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Strategies for Success: Door/Entry Systems for School Security

Strategies for Success: Door/Entry Systems for School Security

School administrators must take steps to keep people who don’t belong from getting inside their facilities.

To provide the security necessary for education institutions to create a safe learning environment, school administrators must take steps to keep people who don’t belong from getting inside their facilities. At the same time, they can’t put security measures into place that put obstacles in the path of students and staff that need to get out of the building quickly.

The goal should be restricting entry points to a school facility—ideally, one main entrance that can be monitored by staff members or video surveillance—and taking steps to prevent exits from becoming unauthorized entry points.

For new school construction, designs should take into account up-to-date security strategies when choosing the locations of entrances and exits. The Los Angeles Unified District’s School Design Guide recommends these strategies for doors in education facilities:

•Do not locate exterior doors in recesses or alcoves that would provide cover for an intruder trying to enter.

•All exterior doors should be illuminated with security lighting.

•Provide rain-protection overhangs for unprotected exterior doors.

•Use security grilles to protect glass on exterior doors from vandalism. Laminated glass is not sufficient protection, the guide states.

Once a school has effective door hardware and security technology in place, administrators need to establish ways to make sure the systems are allowed to work properly.

"Safe and orderly entry and exit procedures are critical to establishing and maintaining a safe, secure and supportive school environment," says the New York City Department of Education’s "Best Practices Standards For Creating and Sustaining a Safe and Supportive School."

It recommends that some staff members be present at a school’s designated entrances and exits when students are arriving and departing.

The lion’s share of traffic at entrances and exits comes at the beginning and end of the students’ day, but schools also need to be vigilant about parents, workers and other visitors who seek access to a campus throughout the day. The New York City guide says schools should adopt these visitor procedures:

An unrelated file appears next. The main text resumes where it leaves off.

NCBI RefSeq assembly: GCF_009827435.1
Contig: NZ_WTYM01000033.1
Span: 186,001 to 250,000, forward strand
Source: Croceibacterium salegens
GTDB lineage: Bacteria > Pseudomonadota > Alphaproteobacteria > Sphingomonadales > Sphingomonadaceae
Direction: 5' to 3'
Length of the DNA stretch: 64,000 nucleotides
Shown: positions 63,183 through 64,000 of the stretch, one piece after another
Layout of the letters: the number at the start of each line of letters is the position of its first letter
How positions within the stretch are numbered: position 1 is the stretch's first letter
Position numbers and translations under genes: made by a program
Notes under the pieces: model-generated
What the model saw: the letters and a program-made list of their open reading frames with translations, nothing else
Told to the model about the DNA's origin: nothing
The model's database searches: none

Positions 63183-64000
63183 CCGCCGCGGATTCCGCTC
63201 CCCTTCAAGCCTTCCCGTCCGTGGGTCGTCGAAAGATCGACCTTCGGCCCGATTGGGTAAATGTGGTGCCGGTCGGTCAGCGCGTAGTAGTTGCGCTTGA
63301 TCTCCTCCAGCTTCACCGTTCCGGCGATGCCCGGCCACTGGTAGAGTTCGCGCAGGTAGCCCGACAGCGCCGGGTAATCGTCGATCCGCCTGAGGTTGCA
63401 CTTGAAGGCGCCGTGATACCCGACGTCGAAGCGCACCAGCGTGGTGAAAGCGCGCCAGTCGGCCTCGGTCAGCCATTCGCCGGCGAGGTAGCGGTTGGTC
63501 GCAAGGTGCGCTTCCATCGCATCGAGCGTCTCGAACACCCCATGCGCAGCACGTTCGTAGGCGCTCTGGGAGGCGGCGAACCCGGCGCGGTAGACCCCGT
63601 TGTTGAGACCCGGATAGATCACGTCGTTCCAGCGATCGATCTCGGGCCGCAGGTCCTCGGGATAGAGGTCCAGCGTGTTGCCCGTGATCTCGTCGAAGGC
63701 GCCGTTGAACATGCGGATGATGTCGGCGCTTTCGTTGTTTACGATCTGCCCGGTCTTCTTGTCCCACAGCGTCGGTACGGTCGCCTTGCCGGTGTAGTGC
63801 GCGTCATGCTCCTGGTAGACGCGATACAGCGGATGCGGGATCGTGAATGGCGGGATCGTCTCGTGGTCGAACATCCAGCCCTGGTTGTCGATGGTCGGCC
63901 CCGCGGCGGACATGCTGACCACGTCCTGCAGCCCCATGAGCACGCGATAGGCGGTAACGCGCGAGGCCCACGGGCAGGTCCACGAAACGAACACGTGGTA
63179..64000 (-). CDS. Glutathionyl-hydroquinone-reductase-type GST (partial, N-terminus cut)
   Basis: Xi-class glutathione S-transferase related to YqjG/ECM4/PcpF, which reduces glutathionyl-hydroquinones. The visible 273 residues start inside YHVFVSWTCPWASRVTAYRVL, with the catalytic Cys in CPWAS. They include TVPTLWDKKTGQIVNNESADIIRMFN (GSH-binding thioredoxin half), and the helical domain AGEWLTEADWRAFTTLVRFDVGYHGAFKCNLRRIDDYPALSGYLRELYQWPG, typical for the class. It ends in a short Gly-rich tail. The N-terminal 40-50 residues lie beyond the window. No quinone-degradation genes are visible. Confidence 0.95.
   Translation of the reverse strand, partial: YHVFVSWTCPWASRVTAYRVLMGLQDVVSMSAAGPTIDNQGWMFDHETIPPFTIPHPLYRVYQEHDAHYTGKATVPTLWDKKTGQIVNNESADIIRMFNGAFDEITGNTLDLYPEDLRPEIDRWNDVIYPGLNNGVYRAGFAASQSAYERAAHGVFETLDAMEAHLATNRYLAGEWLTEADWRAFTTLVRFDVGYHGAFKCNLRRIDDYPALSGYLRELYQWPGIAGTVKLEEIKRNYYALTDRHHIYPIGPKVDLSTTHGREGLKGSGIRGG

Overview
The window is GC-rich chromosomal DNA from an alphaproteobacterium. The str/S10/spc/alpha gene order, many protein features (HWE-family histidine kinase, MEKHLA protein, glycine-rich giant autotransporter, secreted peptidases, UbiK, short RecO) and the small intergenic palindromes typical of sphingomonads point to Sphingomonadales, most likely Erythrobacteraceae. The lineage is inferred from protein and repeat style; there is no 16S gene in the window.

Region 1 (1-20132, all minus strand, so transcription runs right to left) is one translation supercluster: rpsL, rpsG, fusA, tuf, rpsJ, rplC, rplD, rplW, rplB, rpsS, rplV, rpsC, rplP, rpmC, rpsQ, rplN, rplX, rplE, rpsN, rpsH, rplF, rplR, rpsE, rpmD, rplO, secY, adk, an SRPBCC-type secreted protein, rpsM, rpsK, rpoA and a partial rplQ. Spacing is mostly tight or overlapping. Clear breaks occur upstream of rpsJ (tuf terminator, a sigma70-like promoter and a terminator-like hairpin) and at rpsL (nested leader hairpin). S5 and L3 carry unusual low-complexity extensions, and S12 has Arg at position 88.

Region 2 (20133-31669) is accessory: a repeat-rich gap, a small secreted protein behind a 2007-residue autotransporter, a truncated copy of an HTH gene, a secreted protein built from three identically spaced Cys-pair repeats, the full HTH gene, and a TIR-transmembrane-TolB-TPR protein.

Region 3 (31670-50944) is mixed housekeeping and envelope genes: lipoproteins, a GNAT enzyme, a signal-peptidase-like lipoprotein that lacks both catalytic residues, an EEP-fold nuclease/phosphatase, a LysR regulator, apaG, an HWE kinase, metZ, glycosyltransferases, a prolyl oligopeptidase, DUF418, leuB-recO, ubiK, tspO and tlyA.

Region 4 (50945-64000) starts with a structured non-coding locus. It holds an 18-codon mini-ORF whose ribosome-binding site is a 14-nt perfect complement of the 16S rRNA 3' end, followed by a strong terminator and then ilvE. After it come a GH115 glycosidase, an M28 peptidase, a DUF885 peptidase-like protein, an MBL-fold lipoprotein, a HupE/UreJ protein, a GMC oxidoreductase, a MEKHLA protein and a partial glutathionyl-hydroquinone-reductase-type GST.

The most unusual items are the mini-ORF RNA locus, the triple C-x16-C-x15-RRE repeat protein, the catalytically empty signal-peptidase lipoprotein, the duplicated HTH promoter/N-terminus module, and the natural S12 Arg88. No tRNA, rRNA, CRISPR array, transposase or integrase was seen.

•Signs should be posted at a school’s main entrance to inform visitors that they must sign in and show photo identification.

•If a parent does not have an acceptable photo ID, a designated staff member should escort the parent to where he or she is visiting, and after the meeting, escort the parent out of the building.

•All visitors must enter through a designated entrance; if the school has scanning devices installed, the visitors undergo scanning. Visitors are given a pass to wear, and the school’s front desk security summons an escort to take the visitor to his or her destination. When visitors are ready to depart, an escort returns them to the security desk. Visitors return their passes and sign out.

The protection that security personnel provide can be supplemented with technology, or in the case of schools that can’t afford full-time security officers, technology can cover gaps in protection.

Access-control systems come in various forms. Those authorized to enter a school can be provided with programmed cards that are swept through or displayed close to a reader, which unlocks an entry door. Some systems use biometric readers or keypads.

To deter people from trying to enter through doors that are meant only for exiting, the door hardware should be installed so that the doors don’t have exterior knobs or handles, and can’t be pried open.

Schools where the main-office personnel do not have adequate sight lines to monitor entry points often use video cameras and intercoms to bolster security.

Kennedy, staff writer, can be reached at [email protected].

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